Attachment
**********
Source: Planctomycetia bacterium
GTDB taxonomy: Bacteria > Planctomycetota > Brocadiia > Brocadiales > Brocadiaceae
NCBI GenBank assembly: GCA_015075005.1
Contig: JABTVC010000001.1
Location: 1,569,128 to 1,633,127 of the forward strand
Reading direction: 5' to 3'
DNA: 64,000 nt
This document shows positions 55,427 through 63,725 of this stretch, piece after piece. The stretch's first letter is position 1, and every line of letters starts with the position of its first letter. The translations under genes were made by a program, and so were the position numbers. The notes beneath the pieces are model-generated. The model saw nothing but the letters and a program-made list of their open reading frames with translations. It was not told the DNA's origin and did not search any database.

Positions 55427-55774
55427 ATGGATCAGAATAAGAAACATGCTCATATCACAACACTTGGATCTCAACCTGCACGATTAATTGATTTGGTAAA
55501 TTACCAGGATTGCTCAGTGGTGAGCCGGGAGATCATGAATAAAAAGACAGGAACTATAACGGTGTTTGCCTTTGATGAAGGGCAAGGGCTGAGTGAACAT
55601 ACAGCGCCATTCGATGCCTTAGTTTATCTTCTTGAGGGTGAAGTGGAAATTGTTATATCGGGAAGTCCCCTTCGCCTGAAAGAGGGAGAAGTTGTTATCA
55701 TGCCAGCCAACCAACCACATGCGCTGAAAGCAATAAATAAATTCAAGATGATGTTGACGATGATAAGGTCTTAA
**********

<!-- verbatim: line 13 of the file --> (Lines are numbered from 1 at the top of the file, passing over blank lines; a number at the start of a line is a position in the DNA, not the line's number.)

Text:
55701 TGCCAGCCAACCAACCACATGCGCTGAAAGCAATAAATAAATTCAAGATGATGTTGACGATGATAAGGTCTTAA